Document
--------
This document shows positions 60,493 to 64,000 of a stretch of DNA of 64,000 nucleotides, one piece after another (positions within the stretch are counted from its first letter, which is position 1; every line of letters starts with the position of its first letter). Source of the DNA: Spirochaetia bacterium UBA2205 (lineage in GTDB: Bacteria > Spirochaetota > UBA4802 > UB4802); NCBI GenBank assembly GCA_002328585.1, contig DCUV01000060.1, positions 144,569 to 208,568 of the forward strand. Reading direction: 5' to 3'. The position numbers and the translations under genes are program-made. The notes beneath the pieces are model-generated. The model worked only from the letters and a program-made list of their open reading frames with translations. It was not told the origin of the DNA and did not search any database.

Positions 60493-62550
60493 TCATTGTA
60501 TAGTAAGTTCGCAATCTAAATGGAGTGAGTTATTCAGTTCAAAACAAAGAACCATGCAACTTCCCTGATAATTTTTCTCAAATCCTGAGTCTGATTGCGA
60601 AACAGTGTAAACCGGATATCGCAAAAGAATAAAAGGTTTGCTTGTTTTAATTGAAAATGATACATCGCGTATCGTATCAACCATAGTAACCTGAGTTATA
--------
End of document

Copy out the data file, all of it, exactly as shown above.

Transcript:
This document shows positions 60,493 to 64,000 of a stretch of DNA of 64,000 nucleotides, one piece after another (positions within the stretch are counted from its first letter, which is position 1; every line of letters starts with the position of its first letter). Source of the DNA: Spirochaetia bacterium UBA2205 (lineage in GTDB: Bacteria > Spirochaetota > UBA4802 > UB4802); NCBI GenBank assembly GCA_002328585.1, contig DCUV01000060.1, positions 144,569 to 208,568 of the forward strand. Reading direction: 5' to 3'. The position numbers and the translations under genes are program-made. The notes beneath the pieces are model-generated. The model worked only from the letters and a program-made list of their open reading frames with translations. It was not told the origin of the DNA and did not search any database.

Positions 60493-62550
60493 TCATTGTA
60501 TAGTAAGTTCGCAATCTAAATGGAGTGAGTTATTCAGTTCAAAACAAAGAACCATGCAACTTCCCTGATAATTTTTCTCAAATCCTGAGTCTGATTGCGA
60601 AACAGTGTAAACCGGATATCGCAAAAGAATAAAAGGTTTGCTTGTTTTAATTGAAAATGATACATCGCGTATCGTATCAACCATAGTAACCTGAGTTATA